Meanwhile, one of my roommates decided to acquire a couple of cute little kittens to entertain herself when she wasn't hanging with her (to hear him tell it) mobbed-up boyfriend.   She was not however of the mood or temperament to exercise any responsibility for these animals.  She did set up a litter box for them, hoping that somehow or other they would intuit its purpose.  Perhaps they did use it for a while, but cleaning it was not on their owner's agenda.  The kittens quickly decided that they wanted no part of no stinkin' litter box and started searching for other corners of the house to do their business. 

The housemates sophisticated response to this behavior was aversion therapy - when a kitten makes a 'mistake', shove its face in it and swat it (the cat, not the mistake) with a newspaper.  The kittens quickly figured that the best way to avoid this unpleasantness was to do their business in a place no human could get to.  The perfect spot was underneath the old claw-footed bathtub that graced our bathroom.  The odor was mild at first, but increased daily.  Housemates recriminated at volume, but no cleanup ensued.

In the end, the cats sickened of the bathtub latrine before the humans.  I discovered this by coming home from a late night pizza and programming session, tiptoeing to my darkened closet, and exhaustedly flopping onto my mattress - right into a steaming pile of cat shit.  Needless to say, I was not happy.  I knew that I had only one course of action, which I plotted while washing my clothes, my bedding and then myself in the bathtub - breathing the while through my mouth. 

The next morning when my housemates had left for their day jobs, I snatched the kittens, installed them in a paper grocery bag, and split.  At the time I had a metallic green Corvair coupe, which was quite reliable except when driving between 45 and 50 miles per hour when it would shimmy violently, sort of like passing through the sound barrier.  In retrospect, i was probably in as much danger driving this machine as I ever was from the Vietnam war, but that morning I cranked the AM radio in the dashboard and whistled happily as I headed for the country. 

I had heard stories of dogs traveling thousands of miles back to their homes, but I didn't really believe them, and i figured thirty miles would be more than enough to keep those kittens from finding there way home, if they were as stupid as I thought.  If they were any smarter, they would head in the opposite direction.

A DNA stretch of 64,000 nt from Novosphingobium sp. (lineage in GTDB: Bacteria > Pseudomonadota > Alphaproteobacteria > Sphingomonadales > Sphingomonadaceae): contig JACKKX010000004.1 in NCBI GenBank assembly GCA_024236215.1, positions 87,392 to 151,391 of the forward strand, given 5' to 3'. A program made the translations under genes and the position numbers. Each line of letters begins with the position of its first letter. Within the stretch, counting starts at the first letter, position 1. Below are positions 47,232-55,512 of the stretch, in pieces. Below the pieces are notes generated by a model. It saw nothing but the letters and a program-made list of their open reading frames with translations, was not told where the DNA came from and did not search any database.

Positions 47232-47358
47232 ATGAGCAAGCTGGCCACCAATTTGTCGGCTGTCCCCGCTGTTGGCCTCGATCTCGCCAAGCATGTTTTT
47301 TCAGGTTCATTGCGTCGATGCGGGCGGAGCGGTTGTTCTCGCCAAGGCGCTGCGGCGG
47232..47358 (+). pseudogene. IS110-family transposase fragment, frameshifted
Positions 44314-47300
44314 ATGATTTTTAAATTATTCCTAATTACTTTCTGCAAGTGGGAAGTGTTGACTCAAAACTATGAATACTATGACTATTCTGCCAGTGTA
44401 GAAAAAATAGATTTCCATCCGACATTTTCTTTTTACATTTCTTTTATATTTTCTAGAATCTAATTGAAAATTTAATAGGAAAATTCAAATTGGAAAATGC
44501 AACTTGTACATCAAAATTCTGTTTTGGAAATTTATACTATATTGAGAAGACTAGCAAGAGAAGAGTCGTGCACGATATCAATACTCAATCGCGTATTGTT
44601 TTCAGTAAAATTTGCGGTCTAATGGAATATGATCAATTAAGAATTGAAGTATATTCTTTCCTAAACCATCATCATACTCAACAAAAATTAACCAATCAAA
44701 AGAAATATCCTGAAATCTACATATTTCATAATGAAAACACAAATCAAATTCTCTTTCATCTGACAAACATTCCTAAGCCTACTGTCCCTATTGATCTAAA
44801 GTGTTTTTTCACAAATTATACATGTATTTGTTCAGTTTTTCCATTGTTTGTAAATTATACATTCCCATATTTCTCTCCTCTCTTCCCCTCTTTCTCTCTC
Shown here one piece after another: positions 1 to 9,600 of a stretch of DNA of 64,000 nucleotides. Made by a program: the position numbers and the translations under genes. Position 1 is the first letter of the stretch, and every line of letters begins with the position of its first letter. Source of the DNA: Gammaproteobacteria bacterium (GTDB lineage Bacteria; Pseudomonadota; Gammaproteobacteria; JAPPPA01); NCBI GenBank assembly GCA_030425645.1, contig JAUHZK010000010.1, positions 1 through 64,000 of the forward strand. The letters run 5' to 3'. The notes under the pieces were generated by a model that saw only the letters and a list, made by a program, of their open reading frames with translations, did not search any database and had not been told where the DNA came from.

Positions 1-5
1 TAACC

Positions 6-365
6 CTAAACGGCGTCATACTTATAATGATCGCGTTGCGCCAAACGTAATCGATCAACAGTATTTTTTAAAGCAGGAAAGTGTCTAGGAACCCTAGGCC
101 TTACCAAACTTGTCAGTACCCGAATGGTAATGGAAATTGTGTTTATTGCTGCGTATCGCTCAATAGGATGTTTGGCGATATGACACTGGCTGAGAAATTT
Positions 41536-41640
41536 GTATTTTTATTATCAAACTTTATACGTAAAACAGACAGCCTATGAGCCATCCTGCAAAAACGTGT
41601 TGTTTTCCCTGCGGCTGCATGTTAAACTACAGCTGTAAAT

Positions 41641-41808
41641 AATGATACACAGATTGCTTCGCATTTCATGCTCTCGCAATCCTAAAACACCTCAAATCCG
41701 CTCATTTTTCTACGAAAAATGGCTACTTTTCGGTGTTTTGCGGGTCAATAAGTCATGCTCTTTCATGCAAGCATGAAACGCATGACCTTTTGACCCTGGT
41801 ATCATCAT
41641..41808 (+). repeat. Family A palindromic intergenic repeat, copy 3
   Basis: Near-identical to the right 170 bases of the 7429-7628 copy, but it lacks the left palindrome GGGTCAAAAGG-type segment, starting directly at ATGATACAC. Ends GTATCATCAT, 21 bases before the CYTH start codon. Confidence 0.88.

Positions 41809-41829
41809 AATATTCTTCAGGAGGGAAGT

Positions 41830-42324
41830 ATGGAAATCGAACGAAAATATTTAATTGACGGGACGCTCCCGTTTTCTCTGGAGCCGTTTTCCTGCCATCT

In those days, 50 miles out of Cambridge could be pretty rural.  I found a somewhat dilapidated but still working farm with a couple of big barns and no dogs in evidence.  I parked a ways down the road, hopped a fence, and placed the paper sack under an apple tree in sight of the barn.   The kittens had it open by the time I got to the other side of the fence, but they weren't looking my way and I never looked back as I crossed the sound barrier on that country road.

It took a couple of days for it to sink in to the kittens owner that they were really gone.  She tearfully accused each of the roommates of leaving the door open and allowing them to escape, but kidnapping never occurred to her, and she got over the loss remarkably quickly, probably secretly overjoyed to be relieved of a responsibility she wasn't up to. 

We used a lot of air freshener in the bathroom and went our separate ways at the end of August.  Nowadays, I have friends who are cat owners, even fanatical Friends of Feral Felines, and, as far as they know, I think no less of them.  I'm not sure, though, that I wouldn't have been among the majority in Wisconsin last week who, according to the Economist, voted that feral cats were fair game for hunters.

All in all my view of cats has not changed a whole lot since that idyllic summer of my youth.  I'll keep my distance if they'll keep theirs.

April 17, 2005 in C is for..., Personal | Permalink | Comments (0)